30 May 2010

The Bishop's Man

By Linden MacIntyre
Published by Random House Canada

The Bishop's Man is a novel both engrossing and frustrating. The story is told through Father Duncan MacAskill and centres around his life as the priest who other priests hate to see coming; the priest sent by the bishop to make priests who are caught up in any kind of scandal - sexual or otherwise - disappear. That's the engrossing bit. The frustrating bit is the constant time-shifting MacIntyre employs in order to tell MacAskill's story. It's summer, it's winter, he's old, he's young, he's in Honduras, he's in Toronto, he's in Cape Breton. Enough already.

The book gets off to a slow start and if I hadn't been reading this for a book club, I probably would have stopped a few chapters in. But perseverance pays off. MacAskill's decline into alcoholism and mental despair was exceptionally well-written. In fact, MacIntyre's tone throughout made you feel the isolation of the parish, the sadness of those touched by sexual abuse, and the loneliness of a man who dreams of experiencing life outside the priesthood. MacIntyre stepped away from writing graphic scenes of sexual abuse, and he didn't need to - you hated the perpetrators and felt the pain of the victims anyway.

MacAskill performed his priestly duties for the bishop, but not without questioning the actions of the church and, eventually, himself. There are moments when you despise him, moments when you tolerate him, and moments when you wish he would stop being tormented and find peace.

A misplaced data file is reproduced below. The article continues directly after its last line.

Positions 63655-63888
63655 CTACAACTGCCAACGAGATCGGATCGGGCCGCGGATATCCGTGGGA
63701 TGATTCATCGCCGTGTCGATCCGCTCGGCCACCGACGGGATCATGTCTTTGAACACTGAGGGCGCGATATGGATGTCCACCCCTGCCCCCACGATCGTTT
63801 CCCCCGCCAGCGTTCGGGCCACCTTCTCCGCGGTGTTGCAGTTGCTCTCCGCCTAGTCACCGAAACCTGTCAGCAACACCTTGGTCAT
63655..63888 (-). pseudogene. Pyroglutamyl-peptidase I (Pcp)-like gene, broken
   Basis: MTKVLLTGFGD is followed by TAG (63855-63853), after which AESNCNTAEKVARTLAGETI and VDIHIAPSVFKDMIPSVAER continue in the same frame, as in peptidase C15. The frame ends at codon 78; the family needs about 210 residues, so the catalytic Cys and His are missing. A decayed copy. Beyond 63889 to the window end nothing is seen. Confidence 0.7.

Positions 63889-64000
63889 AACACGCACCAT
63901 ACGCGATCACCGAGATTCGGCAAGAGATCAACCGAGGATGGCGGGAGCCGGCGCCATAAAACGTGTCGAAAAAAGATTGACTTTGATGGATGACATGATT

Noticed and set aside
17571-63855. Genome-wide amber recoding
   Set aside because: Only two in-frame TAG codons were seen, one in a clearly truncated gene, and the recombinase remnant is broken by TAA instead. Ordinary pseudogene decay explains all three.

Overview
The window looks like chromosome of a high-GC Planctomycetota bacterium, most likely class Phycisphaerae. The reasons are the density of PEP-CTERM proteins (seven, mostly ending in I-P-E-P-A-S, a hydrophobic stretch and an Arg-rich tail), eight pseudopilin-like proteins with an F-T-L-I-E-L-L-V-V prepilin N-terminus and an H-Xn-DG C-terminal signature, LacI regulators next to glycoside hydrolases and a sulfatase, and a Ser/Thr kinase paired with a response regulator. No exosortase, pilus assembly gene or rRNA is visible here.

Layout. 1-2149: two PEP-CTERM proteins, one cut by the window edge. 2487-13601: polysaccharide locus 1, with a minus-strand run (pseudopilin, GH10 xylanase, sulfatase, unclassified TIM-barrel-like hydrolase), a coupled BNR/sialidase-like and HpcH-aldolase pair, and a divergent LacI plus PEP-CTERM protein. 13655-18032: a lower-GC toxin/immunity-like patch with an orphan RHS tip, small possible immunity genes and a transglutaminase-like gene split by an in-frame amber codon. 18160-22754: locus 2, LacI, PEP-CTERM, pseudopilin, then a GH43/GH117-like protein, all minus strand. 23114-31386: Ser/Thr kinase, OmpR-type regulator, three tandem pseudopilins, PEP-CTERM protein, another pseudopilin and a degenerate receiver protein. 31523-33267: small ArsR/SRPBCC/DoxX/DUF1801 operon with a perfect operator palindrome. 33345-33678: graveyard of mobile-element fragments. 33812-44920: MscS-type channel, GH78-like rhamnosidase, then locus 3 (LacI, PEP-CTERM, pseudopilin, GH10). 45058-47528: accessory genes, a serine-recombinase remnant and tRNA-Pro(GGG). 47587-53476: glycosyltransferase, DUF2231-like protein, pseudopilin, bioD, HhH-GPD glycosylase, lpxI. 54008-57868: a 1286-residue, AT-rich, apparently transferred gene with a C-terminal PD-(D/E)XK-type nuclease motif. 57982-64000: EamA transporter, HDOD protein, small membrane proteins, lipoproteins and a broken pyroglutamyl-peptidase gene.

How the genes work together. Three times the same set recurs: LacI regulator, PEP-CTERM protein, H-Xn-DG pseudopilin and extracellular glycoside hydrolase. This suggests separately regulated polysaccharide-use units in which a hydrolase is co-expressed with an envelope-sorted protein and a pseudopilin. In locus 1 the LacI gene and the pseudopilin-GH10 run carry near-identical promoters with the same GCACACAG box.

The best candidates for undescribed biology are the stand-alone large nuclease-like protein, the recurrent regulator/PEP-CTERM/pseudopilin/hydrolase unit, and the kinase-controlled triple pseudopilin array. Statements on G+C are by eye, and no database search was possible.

I liked this book although it left me feeling quite hollow. Whether that was the intention of the author or not was one of the topics covered by the Bool Club (that's not a typo...long story).

Out of the four females involved in today's discussion, I was the only person who liked the book. Booler CB liked it well enough, but I don't think it topped her list of books to recommend to friends; Booler NS didn't like the book; and Booler PC couldn't find it in her heart to even finish it. So, there were some diverse opinions floating around. All agreed, however, on the overall bleakness of the story - setting a novel about sexual abuse, suicide, and religion against a backdrop of dead-of-winter Cape Breton was downright depressing.

The Bishop's Man won the 2009 Giller Prize. While the majority of the Bool Club wouldn't recommend this novel, I do.

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